Lifestyle-related diseases such as obesity, cancer and metabolic diseases represent a grand challenge to health and wellbeing globally. These complex disorders are difficult to treat effectively, and are increasingly prevalent as sedentary lifestyles and calorie-rich, nutrient-poor diets cause an obesity crisis throughout the developed world. Our research focuses on the relationship between the food we eat and the risk of obesity and chronic diseases such as non-alcoholic fatty liver, cardiovascular disease and cancer.
Our research applies a variety of modern molecular, cellular biology techniques including high-throughput approaches to transcriptomics, proteomics and metabolomics to study the mechanisms by which nutrients affect cell function and metabolism at the organ, cellular and molecular levels. We investigate nutrient-disease interactions at the cellular level with the aim of exploring and understanding the links between diet and disease, and developing strategies that will help ensure healthier and more nutritious food for all.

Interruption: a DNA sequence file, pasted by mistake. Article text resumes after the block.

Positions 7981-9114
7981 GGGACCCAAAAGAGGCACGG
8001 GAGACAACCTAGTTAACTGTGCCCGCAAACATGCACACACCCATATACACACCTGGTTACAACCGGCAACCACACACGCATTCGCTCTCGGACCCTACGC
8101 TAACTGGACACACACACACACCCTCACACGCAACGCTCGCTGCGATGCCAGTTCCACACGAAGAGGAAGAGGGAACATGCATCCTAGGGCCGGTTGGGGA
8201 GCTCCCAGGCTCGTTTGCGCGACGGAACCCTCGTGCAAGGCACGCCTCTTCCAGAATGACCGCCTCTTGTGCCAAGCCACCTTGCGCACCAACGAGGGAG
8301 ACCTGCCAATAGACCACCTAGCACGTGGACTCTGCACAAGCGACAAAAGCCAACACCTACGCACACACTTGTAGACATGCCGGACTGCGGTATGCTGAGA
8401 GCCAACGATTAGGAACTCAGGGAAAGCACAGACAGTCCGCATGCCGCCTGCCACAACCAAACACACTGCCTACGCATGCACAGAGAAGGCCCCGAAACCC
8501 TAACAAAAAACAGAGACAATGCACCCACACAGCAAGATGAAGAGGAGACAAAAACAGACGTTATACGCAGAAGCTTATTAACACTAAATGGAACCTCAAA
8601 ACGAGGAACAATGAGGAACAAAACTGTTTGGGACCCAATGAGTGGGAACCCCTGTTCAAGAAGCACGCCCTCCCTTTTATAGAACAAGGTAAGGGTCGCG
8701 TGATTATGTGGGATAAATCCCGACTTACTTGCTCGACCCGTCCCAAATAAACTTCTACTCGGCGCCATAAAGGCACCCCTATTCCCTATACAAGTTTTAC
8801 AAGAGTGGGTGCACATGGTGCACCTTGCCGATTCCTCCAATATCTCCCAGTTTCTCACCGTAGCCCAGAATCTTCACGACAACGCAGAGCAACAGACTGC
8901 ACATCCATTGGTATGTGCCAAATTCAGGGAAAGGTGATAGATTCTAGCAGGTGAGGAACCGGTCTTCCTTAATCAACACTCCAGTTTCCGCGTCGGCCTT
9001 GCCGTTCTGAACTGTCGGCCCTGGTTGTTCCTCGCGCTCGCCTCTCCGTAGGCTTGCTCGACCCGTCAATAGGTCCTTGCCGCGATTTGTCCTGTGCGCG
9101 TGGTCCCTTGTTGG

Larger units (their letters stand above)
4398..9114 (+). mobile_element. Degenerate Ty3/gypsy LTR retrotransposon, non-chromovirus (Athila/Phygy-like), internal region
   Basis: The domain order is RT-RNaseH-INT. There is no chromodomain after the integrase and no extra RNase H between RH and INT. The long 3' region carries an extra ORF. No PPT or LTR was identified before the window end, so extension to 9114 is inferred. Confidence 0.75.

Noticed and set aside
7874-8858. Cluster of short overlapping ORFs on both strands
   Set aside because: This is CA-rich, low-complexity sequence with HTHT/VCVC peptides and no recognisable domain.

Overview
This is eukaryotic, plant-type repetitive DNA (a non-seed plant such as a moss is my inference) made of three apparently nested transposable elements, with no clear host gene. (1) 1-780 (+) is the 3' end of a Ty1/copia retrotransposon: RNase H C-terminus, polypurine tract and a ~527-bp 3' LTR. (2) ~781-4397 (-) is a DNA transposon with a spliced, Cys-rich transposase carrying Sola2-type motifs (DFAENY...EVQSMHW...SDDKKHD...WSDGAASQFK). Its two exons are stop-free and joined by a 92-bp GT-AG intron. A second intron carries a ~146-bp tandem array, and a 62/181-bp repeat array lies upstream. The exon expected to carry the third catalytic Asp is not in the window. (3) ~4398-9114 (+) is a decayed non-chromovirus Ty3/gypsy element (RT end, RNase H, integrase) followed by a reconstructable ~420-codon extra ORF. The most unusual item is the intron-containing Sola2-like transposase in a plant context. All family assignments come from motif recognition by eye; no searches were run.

Specific areas of research interest include: the role of dietary antioxidants in the prevention of oxidative stress and inflammation related diseases such as obesity, diabetes and cardiovascular diseases; how cancer cell biology can be manipulated by components derived from and modulated by the diet; biomarkers of nutrient status, health and disease; and how dietary nutrients influence the development and progression of obesity and non-alcoholic fatty liver disease.
If you are interested in collaborating with us or joining our research team, please get in touch. View all members of the obesity, cancer and metabolic disease theme.
We have opportunities for prospective PhD students. Potential projects can be found in our postgraduate research opportunities directory.